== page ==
As companies have less to spend on raises, health benefits and passes to the water park, a fashionable new perk is emerging: all the carrots and zucchini employees can grow.
Carved from rolling green office park turf or tucked into containers on rooftops and converted smoking areas, these corporate plots of dirt spring from growing attention to sustainability and a rising interest in gardening. But they also reflect an economy that calls for creative ways to build workers’ morale and health.
Sounds peachy keen, but there is worry—at least at some companies—that interest might prove to be a bit fleeting, once people realize the work involved in maintaining the gardens:
Still, what seems like a good idea in the conference room doesn’t always translate to the field. People don’t always follow through. It’s the same dynamic that fills the office refrigerator with old yogurt containers and moldy lunches.
At PepsiCo, most of the plots are still weedy and empty. The weather has been cool and so, gardeners say, has enthusiasm. Last year when the company first turned over a plot the size of two tennis courts to peppers and tomatoes, 200 of the 1,450 employees here signed up, mailroom workers and midlevel administrators alike. This year, the volunteers dwindled to about 75, and many of them have yet to ready their plots.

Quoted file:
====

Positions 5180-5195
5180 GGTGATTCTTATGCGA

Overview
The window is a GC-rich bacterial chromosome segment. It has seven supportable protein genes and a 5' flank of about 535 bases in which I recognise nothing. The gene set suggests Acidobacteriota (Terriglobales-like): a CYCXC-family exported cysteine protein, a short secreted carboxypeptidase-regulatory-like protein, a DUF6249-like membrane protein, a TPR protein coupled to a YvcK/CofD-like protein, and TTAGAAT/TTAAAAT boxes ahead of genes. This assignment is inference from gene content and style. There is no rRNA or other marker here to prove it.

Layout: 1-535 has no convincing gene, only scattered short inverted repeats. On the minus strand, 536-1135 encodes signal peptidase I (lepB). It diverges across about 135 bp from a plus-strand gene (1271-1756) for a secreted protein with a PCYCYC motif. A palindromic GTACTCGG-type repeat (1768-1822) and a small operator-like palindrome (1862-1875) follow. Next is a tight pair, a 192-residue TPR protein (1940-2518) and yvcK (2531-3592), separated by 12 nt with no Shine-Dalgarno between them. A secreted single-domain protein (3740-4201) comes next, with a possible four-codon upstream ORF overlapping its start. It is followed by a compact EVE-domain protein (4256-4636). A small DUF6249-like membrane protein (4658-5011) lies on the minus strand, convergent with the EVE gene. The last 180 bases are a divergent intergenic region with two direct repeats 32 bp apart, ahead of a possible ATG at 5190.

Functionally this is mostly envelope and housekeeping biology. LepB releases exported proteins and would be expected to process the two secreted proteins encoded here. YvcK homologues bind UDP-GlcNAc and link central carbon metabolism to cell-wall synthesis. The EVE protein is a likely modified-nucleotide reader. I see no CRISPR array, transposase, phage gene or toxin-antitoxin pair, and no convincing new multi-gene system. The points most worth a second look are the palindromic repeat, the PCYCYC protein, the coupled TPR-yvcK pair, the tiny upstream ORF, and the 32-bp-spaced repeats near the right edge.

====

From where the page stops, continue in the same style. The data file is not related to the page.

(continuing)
There is also some inherent irony in the fact that the "masterminds behind $60 billion worth of Mountain Dew, Cheetos and Rice-A-Roni" take time out of their schedules to tend an organic vegetable garden.
Cynicism aside, this is a good thing—especially if it puts money in the pockets of urban ag entrepreneurs like Will Allen.